Trump wrote a screed condemning Gen. Mark Milley, a patriot who rightly saw his duty as mitigating the risks Trump posed to the world. In it, he said Milley’s outreach efforts to China—to reduce the risk of a possible Trump-incited nuclear war—was “an act so egregious that in times gone by the punishment would have been DEATH.”
Then, he wrote that if re-elected he would investigate Comcast (owners of NBC and MSNBC, and a business partner of debate co-host Univision) for “Country Threatening Treason.” He added that under his administration “they and others of the lamestream media will be thoroughly scrutinized for their knowingly dishonest and corrupt coverage of people, things and events.”
Their apparent crime? Telling the truth about Trump.
These threats overshadowed his call, just days earlier, for the GOP to shut down the government to defund the criminal prosecutions that are targeting him.
The man who is far and away the most likely candidate to represent the GOP in next year’s presidential elections has dropped all pretense of respecting American laws, values, principles, or democracy itself. He is asking to be made our Caesar. It’s not hyperbole. Accept what’s happening.
So the question before every American right now—and especially before the so-called leaders of the Republican Party—is: Do you support a president who threatens his critics with death? Do you support a president who seeks to silence freedom of speech in America? Isn’t it long past time to acknowledge the threat Donald Trump represents? To stop laughing it off or making excuses for it?
More importantly, real journalists would not only pose these questions, they would insist on real answers. They would follow up when the candidates attempted to deflect or dodge the questions. They would ask the debaters, “How many crimes does this man have to commit or threaten to commit for you to dare to criticize him?”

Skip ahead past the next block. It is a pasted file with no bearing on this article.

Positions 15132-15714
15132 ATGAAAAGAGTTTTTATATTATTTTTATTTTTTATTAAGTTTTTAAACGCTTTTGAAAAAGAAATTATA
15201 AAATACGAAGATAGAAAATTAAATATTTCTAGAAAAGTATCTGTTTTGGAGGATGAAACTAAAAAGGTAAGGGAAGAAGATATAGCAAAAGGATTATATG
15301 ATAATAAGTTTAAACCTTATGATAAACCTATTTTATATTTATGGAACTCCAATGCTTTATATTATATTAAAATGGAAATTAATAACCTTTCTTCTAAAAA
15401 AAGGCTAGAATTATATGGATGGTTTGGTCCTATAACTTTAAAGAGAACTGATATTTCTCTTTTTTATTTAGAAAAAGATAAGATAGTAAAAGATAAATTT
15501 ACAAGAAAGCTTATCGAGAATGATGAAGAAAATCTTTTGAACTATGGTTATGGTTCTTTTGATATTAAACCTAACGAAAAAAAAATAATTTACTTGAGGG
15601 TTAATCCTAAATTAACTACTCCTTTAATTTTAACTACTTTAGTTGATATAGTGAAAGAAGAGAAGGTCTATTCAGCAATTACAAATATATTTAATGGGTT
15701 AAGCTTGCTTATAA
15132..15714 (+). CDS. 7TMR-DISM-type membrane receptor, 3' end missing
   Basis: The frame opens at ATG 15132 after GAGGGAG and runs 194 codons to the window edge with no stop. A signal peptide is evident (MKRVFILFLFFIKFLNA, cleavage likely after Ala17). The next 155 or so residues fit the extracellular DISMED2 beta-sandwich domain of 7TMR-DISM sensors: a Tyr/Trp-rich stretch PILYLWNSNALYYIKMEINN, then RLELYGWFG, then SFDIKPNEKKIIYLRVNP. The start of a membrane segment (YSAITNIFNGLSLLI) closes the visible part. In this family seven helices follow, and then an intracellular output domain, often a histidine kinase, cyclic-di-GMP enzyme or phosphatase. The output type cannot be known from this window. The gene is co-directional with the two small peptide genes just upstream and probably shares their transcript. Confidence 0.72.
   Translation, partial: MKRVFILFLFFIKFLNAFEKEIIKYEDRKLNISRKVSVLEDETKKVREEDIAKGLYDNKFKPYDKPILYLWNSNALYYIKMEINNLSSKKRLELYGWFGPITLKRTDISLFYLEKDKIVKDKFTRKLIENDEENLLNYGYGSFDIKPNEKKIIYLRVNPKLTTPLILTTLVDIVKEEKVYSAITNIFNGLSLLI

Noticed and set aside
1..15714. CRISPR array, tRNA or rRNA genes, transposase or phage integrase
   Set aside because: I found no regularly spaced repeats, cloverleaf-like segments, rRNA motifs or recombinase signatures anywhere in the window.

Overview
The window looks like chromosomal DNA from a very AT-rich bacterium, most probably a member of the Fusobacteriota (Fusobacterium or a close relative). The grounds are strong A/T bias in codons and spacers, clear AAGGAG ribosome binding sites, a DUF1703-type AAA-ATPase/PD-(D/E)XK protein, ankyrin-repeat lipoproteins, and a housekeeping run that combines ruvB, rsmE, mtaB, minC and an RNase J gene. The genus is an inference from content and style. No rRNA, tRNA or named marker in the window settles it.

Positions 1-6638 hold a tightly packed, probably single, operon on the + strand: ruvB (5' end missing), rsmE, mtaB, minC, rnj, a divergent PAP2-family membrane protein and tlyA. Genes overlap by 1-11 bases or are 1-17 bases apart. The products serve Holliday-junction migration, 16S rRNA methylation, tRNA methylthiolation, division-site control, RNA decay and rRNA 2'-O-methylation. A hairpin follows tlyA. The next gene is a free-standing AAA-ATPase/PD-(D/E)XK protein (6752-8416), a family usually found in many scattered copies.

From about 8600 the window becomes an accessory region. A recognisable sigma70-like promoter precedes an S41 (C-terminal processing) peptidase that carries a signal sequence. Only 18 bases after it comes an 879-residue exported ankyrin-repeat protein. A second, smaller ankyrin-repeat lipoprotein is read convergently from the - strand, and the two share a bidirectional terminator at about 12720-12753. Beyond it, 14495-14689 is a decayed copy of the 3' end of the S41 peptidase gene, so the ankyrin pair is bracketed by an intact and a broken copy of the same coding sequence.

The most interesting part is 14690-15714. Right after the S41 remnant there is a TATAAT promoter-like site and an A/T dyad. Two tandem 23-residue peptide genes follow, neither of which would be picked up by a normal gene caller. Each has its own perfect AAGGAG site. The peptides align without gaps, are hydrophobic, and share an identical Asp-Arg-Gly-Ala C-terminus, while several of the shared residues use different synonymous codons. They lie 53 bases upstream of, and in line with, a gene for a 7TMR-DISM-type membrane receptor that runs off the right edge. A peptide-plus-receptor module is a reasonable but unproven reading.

The reporters would recognize that every question they asked that was not about Trump’s threat to democracy helped enable Trump. They would understand that every evasive answer would move us a step closer to dictatorship.
The time for playing along with Trump is over. The stakes are too high.
But, none of it will happen—not from the GOP candidates or Fox News moderators, least. That’s because the right wing in America not only does not fear Trump’s threats to democracy, they join him in actively opposing it.
From buying a majority on the Supreme Court to stripping the jobs away from duly elected officials to suppressing votes, every step the GOP and its enablers take today sends the message that they realize they can’t win a fair election, that majority rule is an existential threat to their corrupt misogynist white supremacist movement.
So, if you watch the debate, listen carefully. Listen carefully for the questions you won’t hear. Listen carefully for the defense of democracy that won’t come.
And listen carefully as every little dodge and distraction, every deflection and move to change the subject, makes the end of the American experiment ever more likely. That is unless the rest of us—the majority they fear—votes in droves and stops this man before it is too late.